It feels like everywhere you turn these days, there’s a news story about the importance of online video.
"People Now Watch 1 Billion Hours Of YouTube Per Day" is today's top headline. But are they watching more hours of videos by choice, or because that's what social media networks, publishers and advertisers are pushing?
E-Marketer breathlessly reports that “digital video audience will grow by 8.2% in 2017” and that “62% of the world’s internet users will view digital video in 2017.”
Cisco estimates that by 2018, 69% of all web traffic will be video. And it seems like publishers think that video is the answer. More and more, I keep seeing these video slideshows (looking at you, Snopes Video, among others) that are just a more irritating way to get the same information as I might in an article.
And advertisers are stoked about online video. Recent (2016) research found that 38% of US advertisers planned to draw funds from their broadcast budget to support digital video advertising.
We're told that although Facebook is discontinuing the practice of paying publishers to create live videos, they are encouraging these same publishers to create longer videos.
Netflix saw an enormous jump in popularity this year - but they did that on a platform based on providing an ad-free experience (and which, apparently, meant they left $2 billion on the table). They are also reportedly going to be spending $6 billion/year to create new content.
And while the implication is that people are absolutely clamouring for more and more video, I think we need to read into this a bit further. The common thread of these stories is a focus on quality content.
45% of people are watching videos of six minutes or less on their mobile devices...but the flip side of that is that the majority of them are watching videos longer than six minutes.
Facebook's own shift from live-video to longer form video from publishers means that they see opportunity in the quality content space more so than than quick-hit live content (the site has seen a massive decline in public sharing/content creation from users as well).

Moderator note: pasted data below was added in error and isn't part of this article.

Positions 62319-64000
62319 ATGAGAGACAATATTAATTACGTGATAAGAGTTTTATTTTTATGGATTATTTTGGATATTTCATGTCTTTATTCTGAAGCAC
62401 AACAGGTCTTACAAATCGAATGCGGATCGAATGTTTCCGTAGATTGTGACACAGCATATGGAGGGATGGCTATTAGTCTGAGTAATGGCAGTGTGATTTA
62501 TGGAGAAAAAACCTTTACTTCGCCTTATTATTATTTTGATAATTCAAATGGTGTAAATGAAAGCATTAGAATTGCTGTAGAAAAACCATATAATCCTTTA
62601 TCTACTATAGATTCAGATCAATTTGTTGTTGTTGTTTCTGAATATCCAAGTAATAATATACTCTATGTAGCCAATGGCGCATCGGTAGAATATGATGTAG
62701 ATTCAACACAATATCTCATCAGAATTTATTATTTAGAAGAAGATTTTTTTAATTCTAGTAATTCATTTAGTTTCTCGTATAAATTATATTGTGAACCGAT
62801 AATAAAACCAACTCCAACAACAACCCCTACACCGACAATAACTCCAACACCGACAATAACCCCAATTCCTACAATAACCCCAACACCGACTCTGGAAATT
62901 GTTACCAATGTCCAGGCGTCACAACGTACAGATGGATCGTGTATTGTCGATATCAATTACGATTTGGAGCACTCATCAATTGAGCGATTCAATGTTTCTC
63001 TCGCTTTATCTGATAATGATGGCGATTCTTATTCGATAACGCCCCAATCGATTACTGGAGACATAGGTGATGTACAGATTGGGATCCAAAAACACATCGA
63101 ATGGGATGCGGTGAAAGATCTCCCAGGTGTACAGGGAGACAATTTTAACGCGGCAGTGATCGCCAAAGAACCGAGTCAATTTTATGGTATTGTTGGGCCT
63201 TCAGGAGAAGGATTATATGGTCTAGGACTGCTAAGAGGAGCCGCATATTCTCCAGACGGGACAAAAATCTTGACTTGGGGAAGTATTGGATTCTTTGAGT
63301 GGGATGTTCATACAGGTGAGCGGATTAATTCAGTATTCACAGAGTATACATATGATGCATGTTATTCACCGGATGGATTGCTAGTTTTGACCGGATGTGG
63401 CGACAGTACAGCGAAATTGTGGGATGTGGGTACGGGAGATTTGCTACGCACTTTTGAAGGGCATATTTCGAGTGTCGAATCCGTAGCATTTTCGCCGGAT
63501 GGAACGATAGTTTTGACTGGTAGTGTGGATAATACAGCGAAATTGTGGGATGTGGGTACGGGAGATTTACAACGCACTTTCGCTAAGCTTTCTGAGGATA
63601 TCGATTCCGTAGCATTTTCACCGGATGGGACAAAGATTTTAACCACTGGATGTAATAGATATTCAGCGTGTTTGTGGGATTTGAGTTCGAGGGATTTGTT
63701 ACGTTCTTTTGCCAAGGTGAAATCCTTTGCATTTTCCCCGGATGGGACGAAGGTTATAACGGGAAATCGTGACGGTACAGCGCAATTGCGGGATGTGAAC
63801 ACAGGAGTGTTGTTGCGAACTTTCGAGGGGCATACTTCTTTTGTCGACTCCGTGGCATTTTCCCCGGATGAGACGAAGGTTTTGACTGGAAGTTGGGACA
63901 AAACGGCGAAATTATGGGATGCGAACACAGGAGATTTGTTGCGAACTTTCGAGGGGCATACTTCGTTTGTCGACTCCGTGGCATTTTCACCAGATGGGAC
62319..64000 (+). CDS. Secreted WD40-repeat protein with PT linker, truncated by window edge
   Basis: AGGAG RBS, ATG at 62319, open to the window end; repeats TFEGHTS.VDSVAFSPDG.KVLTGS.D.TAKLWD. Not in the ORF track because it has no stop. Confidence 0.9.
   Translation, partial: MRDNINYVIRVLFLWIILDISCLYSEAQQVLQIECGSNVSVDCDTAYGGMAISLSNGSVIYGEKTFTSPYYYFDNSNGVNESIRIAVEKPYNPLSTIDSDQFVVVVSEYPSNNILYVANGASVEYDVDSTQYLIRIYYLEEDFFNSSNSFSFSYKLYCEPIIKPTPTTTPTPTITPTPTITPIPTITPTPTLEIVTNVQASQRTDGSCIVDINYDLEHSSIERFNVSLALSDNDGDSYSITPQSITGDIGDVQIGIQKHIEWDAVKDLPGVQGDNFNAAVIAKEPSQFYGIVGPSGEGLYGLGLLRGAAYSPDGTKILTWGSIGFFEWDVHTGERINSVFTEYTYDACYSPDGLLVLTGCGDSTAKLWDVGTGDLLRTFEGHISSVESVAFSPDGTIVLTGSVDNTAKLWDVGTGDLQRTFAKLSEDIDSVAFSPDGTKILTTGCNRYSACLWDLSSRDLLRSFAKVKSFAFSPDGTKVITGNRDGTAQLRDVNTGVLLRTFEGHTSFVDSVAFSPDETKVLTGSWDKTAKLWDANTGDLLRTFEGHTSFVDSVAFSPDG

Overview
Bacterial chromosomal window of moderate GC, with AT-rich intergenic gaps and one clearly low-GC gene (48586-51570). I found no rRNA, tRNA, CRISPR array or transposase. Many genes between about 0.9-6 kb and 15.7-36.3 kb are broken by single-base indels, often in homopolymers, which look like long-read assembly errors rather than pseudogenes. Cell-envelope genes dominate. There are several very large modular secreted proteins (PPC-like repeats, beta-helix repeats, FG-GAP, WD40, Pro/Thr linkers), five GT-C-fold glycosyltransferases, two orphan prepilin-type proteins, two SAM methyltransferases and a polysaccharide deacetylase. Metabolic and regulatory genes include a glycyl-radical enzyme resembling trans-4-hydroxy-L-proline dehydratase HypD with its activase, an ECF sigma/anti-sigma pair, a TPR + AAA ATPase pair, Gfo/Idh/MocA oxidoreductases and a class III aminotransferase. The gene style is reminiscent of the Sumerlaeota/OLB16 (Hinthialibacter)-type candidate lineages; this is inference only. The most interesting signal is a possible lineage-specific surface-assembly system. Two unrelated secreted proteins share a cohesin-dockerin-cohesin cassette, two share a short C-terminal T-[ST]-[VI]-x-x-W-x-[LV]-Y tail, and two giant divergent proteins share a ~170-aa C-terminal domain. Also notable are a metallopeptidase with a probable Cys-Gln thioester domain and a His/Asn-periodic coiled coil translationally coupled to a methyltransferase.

Yes, people do want to watch online video. But they want to watch high-quality online video. They want to watch epic TV like Game of Thrones, The OA, Westworld and The Man in the High Castle (to name a few of my personal favourites). While the research is a year old (and with a younger focus not necessarily indicative of the entire population), this study that says millennials primarily want to watch TV shows, full-length movies, music videos and sports. At the very least, I'd guess that they want that studio-quality content.
If ads were so great and something users actually wanted, YouTube wouldn't be getting rid of 30s unskippable ads. And of those 1 billion hours watched per day mentioned earlier, how many of those hours are ads? How many of those are ads that are watching willingly vs unwillingly? And if those ads were really so great, would YouTube really have rolled out YouTube Red (Ad-free), or YouTube TV (that's almost exclusively quality network content)?
A few years ago I did a research project to better understand what the completion rate of some client videos was (and which videos were most likely to be completed). After going through all of the available data on video completion for both YouTube and Facebook, across about 20 different clients, I found that video length didn't matter. What mattered was the level of quality of the video. It's not surprising that the big, beautiful pieces of storytelling content were mostly likely to have the highest completion rate, while short promotional pieces (or ones that were overly commercial) had much lower completion rates.
So what does it all mean?
Video shouldn't be the default answer for every online campaign or publishing approach.
It should be a carefully considered aspect, and advertisers should ensure it's relevant to the audience and material. And if video will be produced, ensure that there is enough budget to actually produce a piece of quality content. Otherwise, you'll end up the laughing stock of the internet.